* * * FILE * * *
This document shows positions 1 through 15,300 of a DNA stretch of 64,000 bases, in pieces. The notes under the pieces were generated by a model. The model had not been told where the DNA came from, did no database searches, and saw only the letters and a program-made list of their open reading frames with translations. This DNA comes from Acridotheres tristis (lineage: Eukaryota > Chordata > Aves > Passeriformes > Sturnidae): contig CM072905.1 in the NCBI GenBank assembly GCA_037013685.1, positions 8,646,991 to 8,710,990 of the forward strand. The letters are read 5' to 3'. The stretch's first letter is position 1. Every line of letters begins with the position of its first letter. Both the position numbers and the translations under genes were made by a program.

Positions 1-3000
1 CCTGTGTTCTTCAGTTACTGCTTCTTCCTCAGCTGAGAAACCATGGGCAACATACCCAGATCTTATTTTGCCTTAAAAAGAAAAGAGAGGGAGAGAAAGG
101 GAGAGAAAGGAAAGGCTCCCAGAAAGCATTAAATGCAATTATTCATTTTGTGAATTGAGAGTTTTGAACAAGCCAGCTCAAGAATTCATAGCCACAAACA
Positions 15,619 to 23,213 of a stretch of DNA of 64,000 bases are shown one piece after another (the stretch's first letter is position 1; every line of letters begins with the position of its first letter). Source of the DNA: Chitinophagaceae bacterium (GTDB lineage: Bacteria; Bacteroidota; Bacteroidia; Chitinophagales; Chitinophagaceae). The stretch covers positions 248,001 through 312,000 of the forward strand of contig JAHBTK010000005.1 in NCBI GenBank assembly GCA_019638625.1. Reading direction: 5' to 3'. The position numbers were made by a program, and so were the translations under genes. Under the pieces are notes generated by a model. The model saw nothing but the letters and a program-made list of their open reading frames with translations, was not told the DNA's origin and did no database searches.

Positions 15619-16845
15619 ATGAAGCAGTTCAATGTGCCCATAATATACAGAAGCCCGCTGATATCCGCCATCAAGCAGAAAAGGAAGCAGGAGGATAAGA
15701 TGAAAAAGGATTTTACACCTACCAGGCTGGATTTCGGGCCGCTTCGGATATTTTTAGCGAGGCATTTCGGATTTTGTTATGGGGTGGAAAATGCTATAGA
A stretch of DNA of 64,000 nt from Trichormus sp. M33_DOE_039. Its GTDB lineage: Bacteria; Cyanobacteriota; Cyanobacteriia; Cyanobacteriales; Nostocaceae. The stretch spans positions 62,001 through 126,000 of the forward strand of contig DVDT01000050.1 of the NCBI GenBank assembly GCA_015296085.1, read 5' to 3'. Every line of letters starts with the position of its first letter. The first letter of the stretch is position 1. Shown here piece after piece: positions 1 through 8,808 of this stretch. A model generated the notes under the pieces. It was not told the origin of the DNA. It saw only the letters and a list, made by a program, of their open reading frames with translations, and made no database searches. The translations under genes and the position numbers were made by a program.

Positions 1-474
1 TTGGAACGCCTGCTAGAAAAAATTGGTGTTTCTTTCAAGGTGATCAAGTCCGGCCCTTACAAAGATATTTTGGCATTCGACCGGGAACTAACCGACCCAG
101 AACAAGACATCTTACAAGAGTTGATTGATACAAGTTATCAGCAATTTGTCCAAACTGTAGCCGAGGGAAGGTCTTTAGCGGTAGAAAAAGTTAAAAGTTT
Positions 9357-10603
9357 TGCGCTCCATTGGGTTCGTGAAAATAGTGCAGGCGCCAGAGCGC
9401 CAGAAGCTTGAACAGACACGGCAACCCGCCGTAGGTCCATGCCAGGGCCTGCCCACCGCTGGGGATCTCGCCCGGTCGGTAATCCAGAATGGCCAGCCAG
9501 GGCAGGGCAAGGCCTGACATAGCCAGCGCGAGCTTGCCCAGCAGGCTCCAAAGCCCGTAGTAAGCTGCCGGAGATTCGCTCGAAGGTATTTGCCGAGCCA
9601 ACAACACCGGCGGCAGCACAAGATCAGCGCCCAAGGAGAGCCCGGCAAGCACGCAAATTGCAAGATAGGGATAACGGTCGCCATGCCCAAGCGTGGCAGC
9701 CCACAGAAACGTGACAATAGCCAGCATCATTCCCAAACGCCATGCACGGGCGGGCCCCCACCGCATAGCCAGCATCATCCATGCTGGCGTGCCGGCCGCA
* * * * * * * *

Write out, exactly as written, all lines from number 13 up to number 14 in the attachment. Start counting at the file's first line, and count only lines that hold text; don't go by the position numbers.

Positions 9357-10603
9357 TGCGCTCCATTGGGTTCGTGAAAATAGTGCAGGCGCCAGAGCGC